Justin Sullivan, Getty Images
Mitt Romney held serve on Super Tuesday, to borrow a tennis metaphor, but he couldn’t break serve. The game he had to win was Ohio, and he did so — barely. The game he needed to put the match away was Tennessee, and there he failed.
Romney dominated the delegate fight Tuesday night, winning 199, by one estimate, compared to 80 for Santorum and 68 for Gingrich. The math for Santorum now looks daunting. He would need to win 65 percent of the remaining delegates to secure the nomination. Still, he remains in the game, draining energy and cash from Romney, who still struggles to close the deal.
Once again, evangelicals were Romney’s nemesis. The national media is making much of Romney’s failure to win over the GOP base, but this masks the real demographic story: 73 percent of the voters in Tennessee were evangelicals, and they chose Santorum over Romney by 19 points.
Stepping behind the veil of religious identity, one of the most effective survey questions this year asks how important it is that a candidate “shares your religious beliefs.” On its face, it is a strange question in a polity that eschews religious tests. But for that very reason it has been valuable throughout this primary season. Note that it specifically targets religious doctrine, not shared values. A “great deal” response thus appears to be a clear assertion of voting based mainly on religious identity.
Forty-three percent of Tuesday’s Tennessee voters said that it mattered a “great deal” to them that the candidate “shared” their religious beliefs; 53 percent of these went to Santorum, 25 percent to Gingrich and just 16 percent to Romney.
This compares with the 39 percent of Michigan’s primary that was evangelical, and 24 percent who selected “a great deal” on religion identity. Sixty-three percent of these went to Santorum.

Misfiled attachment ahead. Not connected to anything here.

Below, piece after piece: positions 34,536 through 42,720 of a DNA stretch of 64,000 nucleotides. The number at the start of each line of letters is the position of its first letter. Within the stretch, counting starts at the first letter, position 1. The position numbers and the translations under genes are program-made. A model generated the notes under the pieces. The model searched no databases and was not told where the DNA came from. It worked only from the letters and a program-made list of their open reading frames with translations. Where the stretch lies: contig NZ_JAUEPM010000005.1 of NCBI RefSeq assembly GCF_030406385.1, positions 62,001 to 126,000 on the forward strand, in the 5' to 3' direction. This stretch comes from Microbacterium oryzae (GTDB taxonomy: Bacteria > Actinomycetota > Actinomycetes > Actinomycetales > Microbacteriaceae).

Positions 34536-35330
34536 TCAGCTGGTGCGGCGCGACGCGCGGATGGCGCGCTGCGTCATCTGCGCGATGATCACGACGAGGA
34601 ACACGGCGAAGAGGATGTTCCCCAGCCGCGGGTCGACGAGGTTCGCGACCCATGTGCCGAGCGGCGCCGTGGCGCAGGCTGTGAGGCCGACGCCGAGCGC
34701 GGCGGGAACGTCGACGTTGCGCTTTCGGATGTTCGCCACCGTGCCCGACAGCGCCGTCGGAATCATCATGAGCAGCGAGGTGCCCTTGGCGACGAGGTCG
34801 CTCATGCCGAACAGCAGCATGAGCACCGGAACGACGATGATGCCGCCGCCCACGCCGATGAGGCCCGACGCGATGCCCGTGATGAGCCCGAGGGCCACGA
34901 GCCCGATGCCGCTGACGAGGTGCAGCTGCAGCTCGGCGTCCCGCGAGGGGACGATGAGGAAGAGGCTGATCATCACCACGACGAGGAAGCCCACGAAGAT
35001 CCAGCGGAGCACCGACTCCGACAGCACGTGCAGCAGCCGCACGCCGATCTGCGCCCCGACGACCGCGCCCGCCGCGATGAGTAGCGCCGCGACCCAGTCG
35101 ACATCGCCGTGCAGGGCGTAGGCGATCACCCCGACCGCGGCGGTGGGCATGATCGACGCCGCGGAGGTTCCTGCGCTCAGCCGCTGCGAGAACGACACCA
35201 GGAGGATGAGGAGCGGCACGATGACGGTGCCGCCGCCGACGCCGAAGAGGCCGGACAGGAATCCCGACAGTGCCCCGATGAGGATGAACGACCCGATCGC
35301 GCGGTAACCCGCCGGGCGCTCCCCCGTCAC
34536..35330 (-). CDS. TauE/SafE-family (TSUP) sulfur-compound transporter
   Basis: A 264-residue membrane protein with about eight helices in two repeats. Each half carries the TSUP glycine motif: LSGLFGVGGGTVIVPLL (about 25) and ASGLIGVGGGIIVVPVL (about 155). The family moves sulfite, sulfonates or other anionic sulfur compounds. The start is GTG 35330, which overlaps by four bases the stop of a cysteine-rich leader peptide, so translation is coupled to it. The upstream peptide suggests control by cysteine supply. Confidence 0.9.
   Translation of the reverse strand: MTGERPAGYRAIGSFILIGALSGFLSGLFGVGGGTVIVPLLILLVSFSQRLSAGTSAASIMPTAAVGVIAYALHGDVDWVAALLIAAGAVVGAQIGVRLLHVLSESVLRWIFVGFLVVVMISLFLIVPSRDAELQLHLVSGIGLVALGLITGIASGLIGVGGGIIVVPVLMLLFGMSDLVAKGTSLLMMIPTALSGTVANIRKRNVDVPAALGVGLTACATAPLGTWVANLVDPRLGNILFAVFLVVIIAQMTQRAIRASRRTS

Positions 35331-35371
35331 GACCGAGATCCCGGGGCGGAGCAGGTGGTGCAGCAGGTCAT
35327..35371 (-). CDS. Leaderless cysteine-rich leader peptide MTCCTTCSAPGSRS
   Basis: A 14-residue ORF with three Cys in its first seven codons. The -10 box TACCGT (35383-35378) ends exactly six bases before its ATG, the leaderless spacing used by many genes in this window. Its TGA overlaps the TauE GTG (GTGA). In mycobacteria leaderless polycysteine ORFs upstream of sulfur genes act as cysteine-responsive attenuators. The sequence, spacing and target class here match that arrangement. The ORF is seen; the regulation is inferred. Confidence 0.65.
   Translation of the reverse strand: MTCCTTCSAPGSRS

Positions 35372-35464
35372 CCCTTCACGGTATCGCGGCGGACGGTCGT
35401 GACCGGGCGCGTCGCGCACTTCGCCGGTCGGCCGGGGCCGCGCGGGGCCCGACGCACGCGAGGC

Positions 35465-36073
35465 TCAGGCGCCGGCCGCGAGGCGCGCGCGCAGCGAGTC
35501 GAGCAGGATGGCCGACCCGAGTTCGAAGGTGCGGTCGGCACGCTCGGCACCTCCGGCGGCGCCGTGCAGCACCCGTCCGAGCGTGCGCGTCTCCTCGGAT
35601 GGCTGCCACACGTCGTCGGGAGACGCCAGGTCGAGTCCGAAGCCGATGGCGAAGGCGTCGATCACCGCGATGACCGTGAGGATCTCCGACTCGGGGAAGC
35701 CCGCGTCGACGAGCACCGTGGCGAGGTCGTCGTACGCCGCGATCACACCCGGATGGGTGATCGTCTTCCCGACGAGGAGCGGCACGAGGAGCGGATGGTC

As in Michigan, there is almost no daylight between the “very conservative” vote and the “great deal” religious alignment vote in Tennessee; 41 percent called themselves “very conservative,” and they tilted to Santorum 48 percent to 18 percent. The two groups overlap to such a degree that any analysis that focuses on ideology is likely missing the real story.
The combined Tennessee anti-Romney vote on the religious ID question was 76 percent — a stunning 60 percent gap. Precisely one-third of Tennessee voters may have been unavailable to Romney based on religion alone.
In other Bible Belt news, 72 percent of Oklahoma voters were evangelical, but only 30 percent said the candidate’s religion mattered “a great deal” to them — 13 percent fewer than in Tennessee. Of these, Santorum again won 53 percent and Gingrich 23 percent with Romney stuck at 18 percent. Oklahoma evangelicals thus appear to be more cosmopolitan than Tennessee’s, but those voters who did prioritize religious alignment behaved identically to their Tennessee fellows.
In Georgia, 64 percent of voters were evangelicals and 37 percent said religion mattered “a great deal.” Romney got just 9 percent of these, with Santorum and Gingrich splitting a whopping 85 percent. This is likely somewhat skewed because of Gingrich’s home turf advantage here, but the 9 percent floor for Romney is still remarkable.
In Massachusetts, just 15 percent of the voters were evangelical, and Romney won 57 percent of their vote. Meanwhile, in Vermont, 27 percent were evangelical, and Romney edged Santorum 39 percent to 33 percent. In neither state was the religious motivation question asked. So while in the Bible Belt Romneys evangelical share maxed at 30 percent, in New England it would appear that evangelicals are more open-minded.
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